When you or a loved one suffers a brain injury in an accident, it can have both a short and long-term impact on life. Not only will the injury affect your ability to work, but it will also keep the injured person from living and enjoying their life.
Some of the effects of a brain injury can include:
- Cognitive deficiencies
- Loss of memory
- Increased chance of dementia
- Changes in emotions
After an incident or accident, many brain injuries end up being permanent. The victim may endure physical rehabilitation, but they still may not fully recover after one of these injuries. The result can be a lifetime of difficulty. In many cases, the person responsible for the injury would need to pay for the damage that they caused, and the financial compensation could be considerable.
The number of brain injuries in the U.S. is increasing. In one recent year, there were over 50,000 deaths in this country from traumatic brain injuries. There was also a 53 percent increase in TBI-related emergency room visits and hospitalizations. While this increase may seem at first to indicate an uptick in brain injuries, it actually proves there is now a greater awareness of brain injuries and has caused more people to seek out medical treatment. If you are experiencing any of the symptoms above after an accident, you should also immediately see a doctor.
Here are some common ways that people can suffer brain damage from accidents. If any of these happened to you or a loved one, look out for the symptoms described above. The moment you experience any one of them, you should seek immediate medical help. Delaying help can cause you even further injury because these symptoms can get worse without treatment. The good news is that, for each of these categories of accidents, you can recover financial compensation for your injuries or those of a loved one.
Brain Injuries From Car Accidents
Motor vehicle accidents are one of the leading causes of brain injuries. Those hurt in accidents can suffer different types of brain injuries. Most are consistent with impact when the head strikes something like the dashboard or ground. The can also cause a brain injury.
One common type of brain injury in a car accident happens when the victim’s head violently moves forward after the impact. However, the brain does not move as fast as the head and ends up shaken inside the skull. This brain trauma is called a diffuse axonal injury, and it often happens in accidents on the highway or when you are otherwise traveling at high speed. In severe cases, diffuse axonal injuries can cause permanent injury.
Four other types of brain injuries can also result from a car accident:
- Concussions occur when your brain hits the inside of your skull.
- Contusions are also known as brain bruises and can lead to hematomas.
- Penetration injuries take place when a foreign object (such as a shard of glass or metal) penetrates your skull and pierces your brain. Individuals with penetration injuries always receive immediate emergency treatment for this life-threatening injury.
- Coup-contrecoup is the term that refers to the brain striking both sides of the skull, causing extensive damage.
Brain Injuries From Falls
Falls from a ladder or bed are the most common causes of a TBI, and they affect older adults and young children the most (since they have more difficulty with their balance). Deaths from traumatic brain injuries from falls have increased by 17 percent over ten years.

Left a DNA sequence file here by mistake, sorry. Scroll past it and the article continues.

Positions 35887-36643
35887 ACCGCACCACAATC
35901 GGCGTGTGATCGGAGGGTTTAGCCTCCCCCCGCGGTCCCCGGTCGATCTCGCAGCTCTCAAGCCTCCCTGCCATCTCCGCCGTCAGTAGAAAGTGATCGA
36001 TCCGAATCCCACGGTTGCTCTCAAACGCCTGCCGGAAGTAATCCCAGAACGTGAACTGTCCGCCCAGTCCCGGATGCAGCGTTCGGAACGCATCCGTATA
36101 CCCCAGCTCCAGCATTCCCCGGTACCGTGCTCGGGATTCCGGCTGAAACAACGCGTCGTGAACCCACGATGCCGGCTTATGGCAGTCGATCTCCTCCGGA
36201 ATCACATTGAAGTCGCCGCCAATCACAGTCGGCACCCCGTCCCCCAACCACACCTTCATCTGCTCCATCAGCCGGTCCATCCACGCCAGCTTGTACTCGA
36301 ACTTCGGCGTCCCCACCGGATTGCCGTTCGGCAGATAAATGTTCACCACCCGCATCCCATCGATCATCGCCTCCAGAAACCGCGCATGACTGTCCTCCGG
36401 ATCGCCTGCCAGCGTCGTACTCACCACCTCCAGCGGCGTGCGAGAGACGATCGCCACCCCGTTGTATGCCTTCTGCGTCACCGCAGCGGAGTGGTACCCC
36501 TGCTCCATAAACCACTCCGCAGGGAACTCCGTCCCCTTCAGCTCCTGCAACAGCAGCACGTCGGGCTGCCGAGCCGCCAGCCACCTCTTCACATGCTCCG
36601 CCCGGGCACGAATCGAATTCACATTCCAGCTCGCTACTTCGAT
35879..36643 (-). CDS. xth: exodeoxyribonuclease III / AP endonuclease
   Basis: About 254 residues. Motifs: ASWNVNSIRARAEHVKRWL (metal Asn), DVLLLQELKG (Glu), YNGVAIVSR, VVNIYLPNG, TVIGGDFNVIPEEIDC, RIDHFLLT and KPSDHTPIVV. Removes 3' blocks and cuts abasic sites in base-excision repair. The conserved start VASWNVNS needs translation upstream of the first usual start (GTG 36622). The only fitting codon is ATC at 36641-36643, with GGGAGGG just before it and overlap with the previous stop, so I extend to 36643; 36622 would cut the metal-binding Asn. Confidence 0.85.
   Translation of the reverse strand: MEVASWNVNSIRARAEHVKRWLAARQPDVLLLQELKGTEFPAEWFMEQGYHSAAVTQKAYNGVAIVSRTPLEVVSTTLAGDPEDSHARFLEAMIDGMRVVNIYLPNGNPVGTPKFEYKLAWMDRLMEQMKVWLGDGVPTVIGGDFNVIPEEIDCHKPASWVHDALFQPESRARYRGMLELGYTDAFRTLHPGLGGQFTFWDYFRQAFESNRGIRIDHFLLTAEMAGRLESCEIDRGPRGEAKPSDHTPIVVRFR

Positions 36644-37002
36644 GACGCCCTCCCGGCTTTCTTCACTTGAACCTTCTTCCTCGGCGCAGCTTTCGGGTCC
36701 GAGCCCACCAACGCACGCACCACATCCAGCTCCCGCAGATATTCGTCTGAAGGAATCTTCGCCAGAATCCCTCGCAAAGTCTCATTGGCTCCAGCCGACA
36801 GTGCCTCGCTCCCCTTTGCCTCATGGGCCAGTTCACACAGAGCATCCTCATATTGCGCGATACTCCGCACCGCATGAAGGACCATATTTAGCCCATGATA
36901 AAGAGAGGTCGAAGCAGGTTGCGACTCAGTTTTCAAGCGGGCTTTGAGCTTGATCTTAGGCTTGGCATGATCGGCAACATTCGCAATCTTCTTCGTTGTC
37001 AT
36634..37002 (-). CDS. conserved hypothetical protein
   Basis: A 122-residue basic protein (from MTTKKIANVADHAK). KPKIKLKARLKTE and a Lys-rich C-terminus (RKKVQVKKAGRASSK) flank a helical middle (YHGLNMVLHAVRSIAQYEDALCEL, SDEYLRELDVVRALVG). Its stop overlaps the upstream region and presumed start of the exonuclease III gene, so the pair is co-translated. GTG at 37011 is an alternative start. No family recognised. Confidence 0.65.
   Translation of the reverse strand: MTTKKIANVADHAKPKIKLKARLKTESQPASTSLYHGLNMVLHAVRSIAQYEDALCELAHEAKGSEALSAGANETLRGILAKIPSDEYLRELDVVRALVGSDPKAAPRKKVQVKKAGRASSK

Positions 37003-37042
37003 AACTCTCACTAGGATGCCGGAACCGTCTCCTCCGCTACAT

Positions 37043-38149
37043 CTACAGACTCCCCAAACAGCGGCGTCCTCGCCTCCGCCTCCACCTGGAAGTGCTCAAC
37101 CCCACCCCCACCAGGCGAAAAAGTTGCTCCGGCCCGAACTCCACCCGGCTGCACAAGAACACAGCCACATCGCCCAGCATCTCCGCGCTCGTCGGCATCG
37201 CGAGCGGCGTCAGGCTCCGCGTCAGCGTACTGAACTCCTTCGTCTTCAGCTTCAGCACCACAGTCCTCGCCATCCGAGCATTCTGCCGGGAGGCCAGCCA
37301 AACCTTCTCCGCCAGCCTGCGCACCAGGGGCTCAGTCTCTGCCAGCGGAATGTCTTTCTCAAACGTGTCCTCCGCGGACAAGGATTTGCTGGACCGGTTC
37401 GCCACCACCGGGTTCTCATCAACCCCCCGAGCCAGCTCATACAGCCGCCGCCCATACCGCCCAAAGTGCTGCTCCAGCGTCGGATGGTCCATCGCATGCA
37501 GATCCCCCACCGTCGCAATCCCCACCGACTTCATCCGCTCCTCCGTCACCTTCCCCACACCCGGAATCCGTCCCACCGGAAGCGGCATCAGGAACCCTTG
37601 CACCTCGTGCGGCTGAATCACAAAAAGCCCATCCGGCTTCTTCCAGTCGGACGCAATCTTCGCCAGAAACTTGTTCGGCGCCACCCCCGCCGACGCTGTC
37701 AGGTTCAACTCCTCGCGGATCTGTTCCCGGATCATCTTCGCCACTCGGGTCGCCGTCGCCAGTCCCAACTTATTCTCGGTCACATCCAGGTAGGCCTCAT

Falls in different settings can cause TBIs, such as:
- Slipping on the ice and hitting your head
- Falling off a ladder at work and landing on your head or striking it during your fall
- Slipping while getting out of the bathtub and banging your head against the tub
- Tripping in a grocery store because of a slippery surface and crashing against the hard floor
One of the most common places where falls occur is in the nursing home setting. The facilities are supposed to keep watch over your loved one, but many of them fail to do their job. If your loved one is a risk of falling, the nursing home needs to have a fall prevention plan in place. Instead, some nursing homes leave their residents unsupervised or force them to try to get up by not giving them the help that they need.
Half of nursing home residents will fall in any given year. Some fall more than once. When such a fall occurs, your loved one is at risk of suffering a brain injury. The most common way that they are injured is when they hit their head on a surface or the floor. Even though it was your loved one who may have fallen, the nursing home that was supposed to watch them and prevent the fall could be held responsible.
Birth Injuries Causing Brain Damage
Another common cause of brain injuries is one that could stay with the victim for a lifetime. Up to six children out of every thousand suffer a birth injury. Many of these are due to the doctor’s negligence and form the basis for a birth injury lawsuit. The doctor may have failed to monitor the situation or act properly when there are clear risks present. Alternatively, the baby’s head could have suffered trauma during labor and delivery.
Brain injuries during birth occur mostly because the baby was deprived of oxygen for a prolonged time. A cutoff of oxygen to the brain can cause the baby can suffer hypoxic-ischemic encephalopathy (HIE). Also known as a fetal stroke, hypoxic-ischemic encephalopathy can happen during gestation and up to 28 days after birth.
HIE can cause many injuries. For example, six to eight percent of all cases of cerebral palsy result from asphyxia at birth.
HIE can also lead to:
- Breathing problems
- Developmental delays
- Poor muscle tone